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Nissan has finally revealed the general timing for its long-awaited answer to the Tesla Model Y, as the company outlines its coming electric vehicle (EV) road map.
Expected to be released a few months after its US launch in the last quarter of next year, the Ariya will spearhead Nissan’s renewed battery EV assault in Australia sometime in the second half of 2023, in an effort to catapult the brand back to the forefront of vehicle electrification.
Exactly when – rather than if – it arrives beyond this 18 to 24-month timeframe is still not locked in, though.
According to Nissan Australia managing director, Adam Paterson, pricing and specification details will be announced closer to the Ariya’s on-sale date.
“We’re still working to secure the car for the market and determine timing,” he said.
“As you know, as soon as we make any announcement (of our intention to launch a vehicle), there’s always the demand for more information… as soon as we tell you that something’s coming, it’s ‘when’s the date/what’s the spec/when’s this/when’s that…’, and so we want to make sure we have a package of information when we’re ready to make that announcement.”
One thing’s for certain, however. The Ariya will be positioned well above the ageing Leaf small car – which currently kicks off from $49,990 before on-road costs, extending to $60,490 for the Leaf e+ – in the $65,000 to $90,000 bracket, to take on the strongly-received Hyundai Ioniq 5 as well as the new Tesla Model Y, Kia EV6 and Toyota bZ4X.
Among other features, it matches the aforementioned SUV rivals by offering single-motor/front-wheel-drive or e-4ORCE dual-motor/all-wheel-drive choices, a water-cooled underfloor battery pack in either 63kWh or 87kWh outputs for up to 500km range capability (WLTP), and between 160kW/300Nm and 290kW/600Nm of electrified punch – with the latter able to hit 100km/h in 5.1 seconds. The slowest still manages a brisk 7.5s as well.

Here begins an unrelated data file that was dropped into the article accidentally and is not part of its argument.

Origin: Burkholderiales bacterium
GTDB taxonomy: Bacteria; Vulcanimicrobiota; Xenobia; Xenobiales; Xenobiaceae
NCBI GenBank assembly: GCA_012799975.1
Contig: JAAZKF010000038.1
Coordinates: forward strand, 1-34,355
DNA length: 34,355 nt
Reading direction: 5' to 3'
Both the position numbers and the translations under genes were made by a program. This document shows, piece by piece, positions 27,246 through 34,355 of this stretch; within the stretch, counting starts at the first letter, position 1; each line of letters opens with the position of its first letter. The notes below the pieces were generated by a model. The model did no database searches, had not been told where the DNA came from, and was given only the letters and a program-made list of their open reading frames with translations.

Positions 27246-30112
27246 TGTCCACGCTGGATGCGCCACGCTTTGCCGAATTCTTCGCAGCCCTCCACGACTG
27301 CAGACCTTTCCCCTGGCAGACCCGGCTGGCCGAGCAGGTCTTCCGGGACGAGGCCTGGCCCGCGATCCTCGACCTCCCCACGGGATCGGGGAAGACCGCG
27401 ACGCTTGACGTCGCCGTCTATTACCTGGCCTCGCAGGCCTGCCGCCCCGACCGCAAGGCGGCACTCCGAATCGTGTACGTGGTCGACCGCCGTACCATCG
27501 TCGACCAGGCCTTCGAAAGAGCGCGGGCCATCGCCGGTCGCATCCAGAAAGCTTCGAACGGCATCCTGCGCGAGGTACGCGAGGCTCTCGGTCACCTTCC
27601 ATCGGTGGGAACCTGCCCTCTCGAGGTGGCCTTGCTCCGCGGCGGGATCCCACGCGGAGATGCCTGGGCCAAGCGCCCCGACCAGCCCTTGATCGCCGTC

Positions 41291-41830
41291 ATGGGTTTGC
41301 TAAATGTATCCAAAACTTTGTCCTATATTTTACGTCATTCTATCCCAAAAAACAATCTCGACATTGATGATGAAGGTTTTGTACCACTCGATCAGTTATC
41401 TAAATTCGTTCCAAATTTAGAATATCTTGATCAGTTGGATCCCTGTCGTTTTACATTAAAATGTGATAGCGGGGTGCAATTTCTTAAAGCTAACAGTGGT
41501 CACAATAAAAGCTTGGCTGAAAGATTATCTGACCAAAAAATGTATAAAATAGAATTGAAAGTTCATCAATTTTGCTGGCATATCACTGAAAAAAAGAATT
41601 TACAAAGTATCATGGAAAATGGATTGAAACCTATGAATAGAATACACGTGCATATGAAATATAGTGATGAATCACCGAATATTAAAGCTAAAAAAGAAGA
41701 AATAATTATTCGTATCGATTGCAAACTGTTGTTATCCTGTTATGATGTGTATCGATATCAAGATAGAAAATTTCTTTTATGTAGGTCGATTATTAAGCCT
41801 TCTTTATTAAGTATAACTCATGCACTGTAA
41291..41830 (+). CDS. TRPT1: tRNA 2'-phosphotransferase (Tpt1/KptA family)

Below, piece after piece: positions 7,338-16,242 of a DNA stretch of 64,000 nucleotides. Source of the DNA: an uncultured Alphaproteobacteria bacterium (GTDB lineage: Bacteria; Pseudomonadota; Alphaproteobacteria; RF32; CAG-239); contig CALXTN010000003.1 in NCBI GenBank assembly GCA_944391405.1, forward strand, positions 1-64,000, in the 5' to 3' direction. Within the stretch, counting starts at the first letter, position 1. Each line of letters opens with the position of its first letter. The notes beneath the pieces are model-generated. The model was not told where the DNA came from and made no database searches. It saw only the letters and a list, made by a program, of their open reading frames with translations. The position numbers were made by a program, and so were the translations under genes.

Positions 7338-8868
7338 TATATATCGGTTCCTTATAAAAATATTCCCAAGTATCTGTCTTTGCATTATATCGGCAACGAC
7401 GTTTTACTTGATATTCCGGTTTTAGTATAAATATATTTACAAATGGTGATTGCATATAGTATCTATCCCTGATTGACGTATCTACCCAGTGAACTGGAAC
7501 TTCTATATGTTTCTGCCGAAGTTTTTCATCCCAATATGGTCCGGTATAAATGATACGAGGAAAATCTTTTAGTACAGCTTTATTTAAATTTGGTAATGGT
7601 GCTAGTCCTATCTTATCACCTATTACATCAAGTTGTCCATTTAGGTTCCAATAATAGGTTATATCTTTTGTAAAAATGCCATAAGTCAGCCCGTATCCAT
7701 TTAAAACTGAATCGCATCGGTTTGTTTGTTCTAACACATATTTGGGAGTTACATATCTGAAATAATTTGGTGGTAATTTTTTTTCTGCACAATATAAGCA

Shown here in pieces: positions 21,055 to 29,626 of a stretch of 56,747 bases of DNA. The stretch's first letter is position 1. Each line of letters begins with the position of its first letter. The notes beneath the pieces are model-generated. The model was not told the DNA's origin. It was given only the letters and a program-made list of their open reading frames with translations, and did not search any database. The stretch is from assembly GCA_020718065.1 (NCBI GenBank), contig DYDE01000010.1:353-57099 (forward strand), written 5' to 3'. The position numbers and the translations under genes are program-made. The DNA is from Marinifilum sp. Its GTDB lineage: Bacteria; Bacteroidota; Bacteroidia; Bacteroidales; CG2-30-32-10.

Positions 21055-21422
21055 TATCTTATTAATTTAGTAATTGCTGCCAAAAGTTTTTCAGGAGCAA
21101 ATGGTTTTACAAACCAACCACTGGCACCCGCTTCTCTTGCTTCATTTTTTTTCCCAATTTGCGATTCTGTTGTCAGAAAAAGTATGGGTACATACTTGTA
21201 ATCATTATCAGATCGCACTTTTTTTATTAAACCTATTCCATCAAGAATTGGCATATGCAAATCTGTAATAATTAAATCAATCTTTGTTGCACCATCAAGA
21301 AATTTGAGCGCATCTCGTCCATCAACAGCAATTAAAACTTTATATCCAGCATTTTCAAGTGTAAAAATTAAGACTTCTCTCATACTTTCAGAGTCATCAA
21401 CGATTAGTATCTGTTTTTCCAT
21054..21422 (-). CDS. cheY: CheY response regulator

Meanwhile, a smaller crossover version is expected to eventually replace the Leaf from 2025. Previewed this week by the Chill Out concept, it will spearhead Nissan’s line-up of EVs with a particular focus on Europe, and will be manufactured at the same factory in the United Kingdom that makes the Qashqai and Juke series.
Its key competitors are set to be the in-demand Peugeot e-2008, Opel/Vauxhall Mokka E, Volkswagen ID.3 and just-unveiled new Kia Niro, as well as the related Renault Megane E-Tech that features so much of the same hardware, among a host of other models.
The Chill Out is part of a quartet of other fancifully named concept cars unveiled in late November, made up of the Surf Out (which could either point to the next-generation Navara truck’s design or the long-rumoured sub-Navara car-based utility to take on the massively-successful Ford Maverick and new Hyundai Santa Cruz), Max Out (a low-slung two-seater roadster that signals Nissan’s intention of sticking with sports cars post-Z) and intriguing Hang Out city car.
The latter is arguably the most relevant from an affordability point of view, since it shows what appears to be a funky, Honda Jazz-shaped replacement for the big-in-Japan Note. Such a model underlines Nissan’s commitment in continuing to “democratise” EVs, after the earlier pioneering years of the original Leaf (ZE0 series from 2010-2017) before it was usurped as history’s bestselling EV by the Tesla Model 3.
These EVs are part of a two trillion-yen ($A37 billion) investment in electrification over the next five years, which will include 15 new EVs out eight electrified combustion engine models, taking the company’s electrification mix to 50 per cent by April 2031.
Nissan will also release its first all solid-state battery vehicle by April 2029 globally, offering slashed charging times (to just one-third of today’s equivalent) and prices more comparable to combustion engine models.
According to Mr Paterson, every production EV that Nissan announces moving forward has a fair chance of making it to Australia.
“We are absolutely looking at any EV platforms and products that are within the announced Nissan EV portfolio, and how we can perhaps make them work here,” he said.